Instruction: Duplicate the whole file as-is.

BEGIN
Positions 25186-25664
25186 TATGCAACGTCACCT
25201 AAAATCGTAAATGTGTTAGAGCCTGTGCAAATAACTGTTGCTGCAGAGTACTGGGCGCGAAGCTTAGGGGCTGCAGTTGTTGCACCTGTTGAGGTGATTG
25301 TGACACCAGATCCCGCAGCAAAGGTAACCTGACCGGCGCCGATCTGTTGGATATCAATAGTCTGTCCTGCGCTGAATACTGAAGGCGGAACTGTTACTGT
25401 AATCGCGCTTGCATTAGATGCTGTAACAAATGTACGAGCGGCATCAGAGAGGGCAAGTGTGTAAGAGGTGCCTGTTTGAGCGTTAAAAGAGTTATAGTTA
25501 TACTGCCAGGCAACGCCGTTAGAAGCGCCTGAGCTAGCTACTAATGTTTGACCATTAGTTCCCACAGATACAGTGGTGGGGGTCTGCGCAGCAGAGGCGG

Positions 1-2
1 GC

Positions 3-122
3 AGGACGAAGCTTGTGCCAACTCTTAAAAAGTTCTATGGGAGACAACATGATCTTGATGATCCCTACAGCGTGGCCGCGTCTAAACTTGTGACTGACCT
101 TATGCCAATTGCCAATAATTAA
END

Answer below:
Positions 25186-25664
25186 TATGCAACGTCACCT
25201 AAAATCGTAAATGTGTTAGAGCCTGTGCAAATAACTGTTGCTGCAGAGTACTGGGCGCGAAGCTTAGGGGCTGCAGTTGTTGCACCTGTTGAGGTGATTG
25301 TGACACCAGATCCCGCAGCAAAGGTAACCTGACCGGCGCCGATCTGTTGGATATCAATAGTCTGTCCTGCGCTGAATACTGAAGGCGGAACTGTTACTGT
25401 AATCGCGCTTGCATTAGATGCTGTAACAAATGTACGAGCGGCATCAGAGAGGGCAAGTGTGTAAGAGGTGCCTGTTTGAGCGTTAAAAGAGTTATAGTTA
25501 TACTGCCAGGCAACGCCGTTAGAAGCGCCTGAGCTAGCTACTAATGTTTGACCATTAGTTCCCACAGATACAGTGGTGGGGGTCTGCGCAGCAGAGGCGG

Positions 1-2
1 GC

Positions 3-122
3 AGGACGAAGCTTGTGCCAACTCTTAAAAAGTTCTATGGGAGACAACATGATCTTGATGATCCCTACAGCGTGGCCGCGTCTAAACTTGTGACTGACCT
101 TATGCCAATTGCCAATAATTAA